Ownership vs Access: If You Can't Buy a Car, Consider Leasing One
Most people’s idea of driving home their dream car involves the straightforward route: buying it. If you have enough money, you can pay for it in one go and then it’s yours. But most of us aren’t Bill Gates or Elon Musk, so if we want a car, we take out a loan with interest, and make monthly payments for a few years.
But there’s another option that you may want to consider if you’re bent on having a car you can call your own (at least for a few years). Leasing a car is essentially renting it for a pre-determined period of time and for a fixed amount. When you buy a car, you end up owning it after completing all of the payments. You don’t really get that with a lease, but it has its own advantages that may be worth considering.
“It's not just about savings,” says Rommel Ocampo, president of Toyota Financial Services Philippines (TFSP). “It's more about the convenience. The concept these days is ‘usership’ and shared services.” Ocampo says many people today don’t even think about ownership, as long as they have a vehicle to use.
“You don’t have to worry about anything,” he says. “Everything is there in the monthly rental—insurance, maintenance, registration. Wala ka nang po-problemahin.”
The minimum period for a lease contract is about three years, and when you’re done, you’re free to upgrade to a newer and better model. Clearly this isn’t something you can readily do if you’re purchasing one straight up.
Other advantages of leasing a car: you can often drive a higher-priced model that you ordinarily would not be able to afford; you’re driving the car brand new so there are less hassles, repairs, and breakdowns; and when your lease is up, you won’t need to worry about selling it as you just drive it back to where you got it.
Of course, there are downsides when you choose to lease instead of buying: you might feel like you’ll be making payments forever with no real payoff of actually owning the car; you’re tied to the lease for a fixed term, meaning it’ll cost you if you want to get out of it early; and you still have to pay for things like tire replacements, which might cost more if you’re driving a more premium make and model.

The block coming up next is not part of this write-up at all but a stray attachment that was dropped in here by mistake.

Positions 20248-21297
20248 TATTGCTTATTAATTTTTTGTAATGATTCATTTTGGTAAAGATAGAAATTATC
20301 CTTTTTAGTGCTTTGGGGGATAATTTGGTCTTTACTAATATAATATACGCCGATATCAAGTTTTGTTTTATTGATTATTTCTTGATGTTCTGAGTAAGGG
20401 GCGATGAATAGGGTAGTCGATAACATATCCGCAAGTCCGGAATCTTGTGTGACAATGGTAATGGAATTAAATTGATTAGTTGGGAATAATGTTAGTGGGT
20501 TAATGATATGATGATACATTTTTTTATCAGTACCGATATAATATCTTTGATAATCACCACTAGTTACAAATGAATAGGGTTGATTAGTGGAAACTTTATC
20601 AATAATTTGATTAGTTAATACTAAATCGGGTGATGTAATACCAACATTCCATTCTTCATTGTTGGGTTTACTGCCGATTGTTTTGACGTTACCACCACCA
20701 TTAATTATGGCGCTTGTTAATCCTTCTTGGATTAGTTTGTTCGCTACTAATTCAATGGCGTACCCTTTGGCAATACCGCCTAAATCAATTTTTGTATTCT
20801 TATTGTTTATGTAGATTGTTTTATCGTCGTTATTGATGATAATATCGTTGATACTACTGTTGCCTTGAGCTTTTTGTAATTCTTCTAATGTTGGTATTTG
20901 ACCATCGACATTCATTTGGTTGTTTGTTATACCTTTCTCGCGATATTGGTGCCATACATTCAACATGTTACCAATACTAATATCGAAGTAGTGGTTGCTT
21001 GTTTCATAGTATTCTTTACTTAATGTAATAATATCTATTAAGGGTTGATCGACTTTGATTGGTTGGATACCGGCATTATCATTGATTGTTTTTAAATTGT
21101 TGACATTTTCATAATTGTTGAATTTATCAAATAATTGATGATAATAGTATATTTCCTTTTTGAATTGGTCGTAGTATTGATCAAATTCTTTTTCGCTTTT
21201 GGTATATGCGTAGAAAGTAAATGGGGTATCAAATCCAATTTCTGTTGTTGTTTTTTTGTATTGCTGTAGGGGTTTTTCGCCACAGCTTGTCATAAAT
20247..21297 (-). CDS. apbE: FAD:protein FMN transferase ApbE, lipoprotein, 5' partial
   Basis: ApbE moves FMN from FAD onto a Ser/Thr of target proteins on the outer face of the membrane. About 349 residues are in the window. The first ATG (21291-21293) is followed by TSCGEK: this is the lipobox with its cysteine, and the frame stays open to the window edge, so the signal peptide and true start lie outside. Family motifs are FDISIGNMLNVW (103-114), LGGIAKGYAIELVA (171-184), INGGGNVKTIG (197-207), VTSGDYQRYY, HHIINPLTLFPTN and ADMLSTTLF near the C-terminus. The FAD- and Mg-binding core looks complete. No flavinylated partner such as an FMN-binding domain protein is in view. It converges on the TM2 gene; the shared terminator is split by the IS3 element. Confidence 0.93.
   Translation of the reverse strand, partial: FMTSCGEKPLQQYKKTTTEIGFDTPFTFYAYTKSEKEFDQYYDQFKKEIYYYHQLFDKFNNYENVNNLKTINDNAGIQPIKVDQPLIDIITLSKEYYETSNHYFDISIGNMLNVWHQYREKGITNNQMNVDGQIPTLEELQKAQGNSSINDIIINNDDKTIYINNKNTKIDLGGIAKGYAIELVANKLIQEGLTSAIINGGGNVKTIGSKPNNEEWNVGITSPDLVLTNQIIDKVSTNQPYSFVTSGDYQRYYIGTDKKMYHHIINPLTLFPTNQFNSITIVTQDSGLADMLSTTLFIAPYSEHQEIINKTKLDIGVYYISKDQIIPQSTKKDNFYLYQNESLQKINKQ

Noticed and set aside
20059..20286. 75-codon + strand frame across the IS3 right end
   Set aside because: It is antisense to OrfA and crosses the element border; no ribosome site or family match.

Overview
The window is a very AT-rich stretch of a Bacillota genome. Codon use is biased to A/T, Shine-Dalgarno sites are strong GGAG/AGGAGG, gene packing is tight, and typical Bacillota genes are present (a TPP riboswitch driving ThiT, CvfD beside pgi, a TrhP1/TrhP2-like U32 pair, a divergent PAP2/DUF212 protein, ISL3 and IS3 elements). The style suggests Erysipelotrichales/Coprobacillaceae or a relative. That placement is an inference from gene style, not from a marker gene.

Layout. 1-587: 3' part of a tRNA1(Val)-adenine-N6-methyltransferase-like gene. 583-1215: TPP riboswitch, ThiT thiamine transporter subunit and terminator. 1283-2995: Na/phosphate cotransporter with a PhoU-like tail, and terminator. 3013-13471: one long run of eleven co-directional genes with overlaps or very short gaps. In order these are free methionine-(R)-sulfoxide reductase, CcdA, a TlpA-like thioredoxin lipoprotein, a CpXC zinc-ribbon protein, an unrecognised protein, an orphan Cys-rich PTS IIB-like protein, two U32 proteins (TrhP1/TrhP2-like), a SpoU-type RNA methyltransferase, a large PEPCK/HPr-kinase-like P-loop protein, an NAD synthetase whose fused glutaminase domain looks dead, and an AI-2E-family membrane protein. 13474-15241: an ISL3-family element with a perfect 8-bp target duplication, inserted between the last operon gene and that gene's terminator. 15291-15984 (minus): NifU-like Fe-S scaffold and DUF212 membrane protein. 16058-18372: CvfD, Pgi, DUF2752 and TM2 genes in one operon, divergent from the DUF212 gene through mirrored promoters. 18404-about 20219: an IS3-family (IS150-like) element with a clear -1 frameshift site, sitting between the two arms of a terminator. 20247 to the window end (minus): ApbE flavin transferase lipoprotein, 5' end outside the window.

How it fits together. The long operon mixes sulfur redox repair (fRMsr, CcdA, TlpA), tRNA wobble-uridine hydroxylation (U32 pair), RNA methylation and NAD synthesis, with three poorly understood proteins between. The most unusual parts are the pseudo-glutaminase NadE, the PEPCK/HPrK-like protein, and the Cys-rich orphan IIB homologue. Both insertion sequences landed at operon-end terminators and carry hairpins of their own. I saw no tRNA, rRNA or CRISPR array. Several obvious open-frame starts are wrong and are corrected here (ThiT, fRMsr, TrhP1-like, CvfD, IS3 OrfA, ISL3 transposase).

Still, you might find that leasing is an option for you. Ocampo says TFSP has improved its pricing scheme and rolled out a new product called Kinto One, which is a full-service vehicle lease package for individual customers, to make leasing more attractive to consumers. For instance, leasing a Toyota Vios will cost you around P24,000 a month for the duration of the term. That might seem like a lot, but remember that with regular financing, you have to settle a downpayment and then make monthly payments can go as high up as P18,000 per month. With a car lease under Kinto One, not only do you not need to shell out a downpayment, the amount also covers things like periodic maintenance service, normal wear and tear parts replacement, annual comprehensive insurance, annual car registration, plus an exclusive KINTO concierge service.
You can also compare leasing to actually renting a car, which usually starts at least P1,000 to P1,300 a day for a model like the Vios. That’s easily P30,000 a month, which makes the P24,000 not only reasonable but actually quite attractive.
TFSP also offers a corporate option called Kinto One Business for clients’ fleet requirements.
“Usership is a trend globally,” Ocampo says. “So we have to be the first one to offer this to the market.
“The future looks bright for the industry,” he adds. “A recent Automotive Market Study has revealed that demand for new vehicles is rising in the region, and that vehicle subscription is on the rise in Southeast Asia, as an alternative to ownership.”